Isatis tinctoria, aka Isatis indigotica, has long been used as a source of the blue dye, indigo, and numerous phytopharmacological agents. As such, it has received a different kind of attention at the transcriptomic level than other species, broadening our perspective on the study of eXtremophytes.
A. arenosa is a wonderful model for understanding the mechanisms and effects of repeated genome duplication and hybridization events, and for studying ecological adaptation. It is found throughout Europe in a variety of disturbed area types (mountain slopes, forest margins, roadsides, railroad tracks, river banks and grassy and sandy areas), and from sea level up to 2000 m, with genetic specializations to a wide variety of edaphic conditions.
Two species of Xerophyta – X. viscosa and X. humilis – have been studied at the molecular level. Both are native to southern Africa. Like other monocots, Xerophyta spp. lose their chlorophyll during desiccation. Seedlings also lose desiccation tolerance briefly upon germination and recover it gradually during seedling development. X. viscosa, the only species with a sequenced genome, is a chasmophyte. It is also self-incompatible and thus shows a high degree of heterozygosity. In contrast, X. humilis, for which transcriptome resources are available, is a non-chasmophyte.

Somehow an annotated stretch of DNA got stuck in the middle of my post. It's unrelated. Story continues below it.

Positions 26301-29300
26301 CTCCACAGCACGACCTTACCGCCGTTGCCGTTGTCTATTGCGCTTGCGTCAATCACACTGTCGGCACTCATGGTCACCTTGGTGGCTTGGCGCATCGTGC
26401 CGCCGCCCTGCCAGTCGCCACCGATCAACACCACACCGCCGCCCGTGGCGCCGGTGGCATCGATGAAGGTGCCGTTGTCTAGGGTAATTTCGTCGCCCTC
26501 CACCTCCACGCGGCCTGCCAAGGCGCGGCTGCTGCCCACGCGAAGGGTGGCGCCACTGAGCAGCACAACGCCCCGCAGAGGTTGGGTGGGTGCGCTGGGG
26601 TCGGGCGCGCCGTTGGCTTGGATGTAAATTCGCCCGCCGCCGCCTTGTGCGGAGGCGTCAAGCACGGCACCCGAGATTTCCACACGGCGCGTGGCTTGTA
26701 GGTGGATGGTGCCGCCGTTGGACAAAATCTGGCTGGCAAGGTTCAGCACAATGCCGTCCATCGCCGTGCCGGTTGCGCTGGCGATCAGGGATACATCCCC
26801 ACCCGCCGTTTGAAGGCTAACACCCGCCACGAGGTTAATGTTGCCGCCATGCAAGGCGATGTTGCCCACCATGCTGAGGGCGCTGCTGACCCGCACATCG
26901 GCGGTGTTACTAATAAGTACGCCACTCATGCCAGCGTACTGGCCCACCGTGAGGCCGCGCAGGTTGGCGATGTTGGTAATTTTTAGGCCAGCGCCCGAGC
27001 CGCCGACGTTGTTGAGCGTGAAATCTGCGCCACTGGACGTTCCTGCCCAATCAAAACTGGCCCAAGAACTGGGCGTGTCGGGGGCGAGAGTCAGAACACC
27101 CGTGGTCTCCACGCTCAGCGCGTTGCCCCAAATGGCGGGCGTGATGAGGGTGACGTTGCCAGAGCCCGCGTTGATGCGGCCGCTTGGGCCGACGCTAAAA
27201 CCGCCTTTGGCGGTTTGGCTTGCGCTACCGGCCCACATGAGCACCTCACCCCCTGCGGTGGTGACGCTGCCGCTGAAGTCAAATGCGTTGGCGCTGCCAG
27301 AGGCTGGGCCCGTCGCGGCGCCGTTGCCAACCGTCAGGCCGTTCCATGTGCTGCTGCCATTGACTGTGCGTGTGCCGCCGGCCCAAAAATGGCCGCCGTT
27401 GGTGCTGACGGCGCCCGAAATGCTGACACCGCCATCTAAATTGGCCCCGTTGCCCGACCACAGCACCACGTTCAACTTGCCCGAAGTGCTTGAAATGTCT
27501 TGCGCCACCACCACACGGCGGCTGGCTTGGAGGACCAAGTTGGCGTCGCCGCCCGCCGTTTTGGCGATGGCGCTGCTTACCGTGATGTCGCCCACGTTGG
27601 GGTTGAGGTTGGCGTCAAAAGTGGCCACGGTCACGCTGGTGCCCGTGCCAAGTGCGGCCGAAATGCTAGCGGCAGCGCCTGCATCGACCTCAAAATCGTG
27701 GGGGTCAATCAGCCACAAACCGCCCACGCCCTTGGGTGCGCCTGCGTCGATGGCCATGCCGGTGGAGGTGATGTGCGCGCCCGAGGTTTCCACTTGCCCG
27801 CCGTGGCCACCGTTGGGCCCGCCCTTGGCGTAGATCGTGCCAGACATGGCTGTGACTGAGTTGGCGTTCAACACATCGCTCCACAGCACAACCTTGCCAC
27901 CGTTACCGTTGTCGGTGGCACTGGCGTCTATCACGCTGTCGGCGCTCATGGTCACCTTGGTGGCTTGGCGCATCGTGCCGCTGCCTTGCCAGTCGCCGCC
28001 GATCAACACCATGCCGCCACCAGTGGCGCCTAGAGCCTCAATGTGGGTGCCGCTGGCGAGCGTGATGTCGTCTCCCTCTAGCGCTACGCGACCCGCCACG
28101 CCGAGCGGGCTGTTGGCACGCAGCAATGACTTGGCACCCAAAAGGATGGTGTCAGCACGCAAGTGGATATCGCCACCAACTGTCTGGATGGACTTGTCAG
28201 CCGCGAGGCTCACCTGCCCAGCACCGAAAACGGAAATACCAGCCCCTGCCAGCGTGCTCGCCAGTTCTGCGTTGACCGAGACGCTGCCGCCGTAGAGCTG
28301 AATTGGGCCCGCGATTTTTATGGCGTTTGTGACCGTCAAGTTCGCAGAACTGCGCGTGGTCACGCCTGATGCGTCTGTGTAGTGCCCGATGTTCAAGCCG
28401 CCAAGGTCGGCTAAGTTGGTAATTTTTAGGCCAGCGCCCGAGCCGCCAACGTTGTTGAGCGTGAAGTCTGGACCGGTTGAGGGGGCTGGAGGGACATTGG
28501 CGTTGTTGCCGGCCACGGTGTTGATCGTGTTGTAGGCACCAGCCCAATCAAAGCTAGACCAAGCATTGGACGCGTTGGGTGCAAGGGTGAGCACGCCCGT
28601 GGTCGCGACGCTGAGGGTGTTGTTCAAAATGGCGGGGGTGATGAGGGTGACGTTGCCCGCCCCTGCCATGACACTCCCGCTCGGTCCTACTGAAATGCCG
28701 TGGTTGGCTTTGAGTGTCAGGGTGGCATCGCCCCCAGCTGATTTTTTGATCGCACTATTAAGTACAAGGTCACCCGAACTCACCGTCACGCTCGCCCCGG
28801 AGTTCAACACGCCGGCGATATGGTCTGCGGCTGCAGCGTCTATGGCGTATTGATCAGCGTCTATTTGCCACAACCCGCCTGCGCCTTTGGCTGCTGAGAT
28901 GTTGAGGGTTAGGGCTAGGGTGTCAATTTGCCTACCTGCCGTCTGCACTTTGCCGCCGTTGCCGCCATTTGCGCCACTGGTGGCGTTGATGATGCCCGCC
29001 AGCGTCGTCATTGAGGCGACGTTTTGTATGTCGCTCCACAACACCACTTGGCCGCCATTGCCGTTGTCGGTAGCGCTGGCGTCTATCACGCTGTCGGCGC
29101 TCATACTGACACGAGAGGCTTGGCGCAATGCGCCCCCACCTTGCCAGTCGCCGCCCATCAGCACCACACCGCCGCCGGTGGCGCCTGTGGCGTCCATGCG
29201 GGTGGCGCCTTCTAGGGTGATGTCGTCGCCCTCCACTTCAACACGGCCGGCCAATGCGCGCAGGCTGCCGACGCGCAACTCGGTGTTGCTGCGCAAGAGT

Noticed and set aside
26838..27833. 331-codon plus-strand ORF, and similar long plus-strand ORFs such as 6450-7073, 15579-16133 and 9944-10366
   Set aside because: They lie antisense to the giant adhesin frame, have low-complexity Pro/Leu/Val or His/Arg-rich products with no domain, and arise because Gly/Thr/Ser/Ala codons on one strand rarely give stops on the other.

Schrenkiella parvula – a 7 chromosome member of the Brassicaceae – has an eXtreme ability, in the natural world, to function in the hypersaline conditions surrounding Lake Tuz in central Anatolia, Turkey. It is also notable for its tolerance of high levels of other cations, especially Li+ and Mg2+ and of Boron. These extreme adaptations were central to the initial decision to sequence the genome of this species.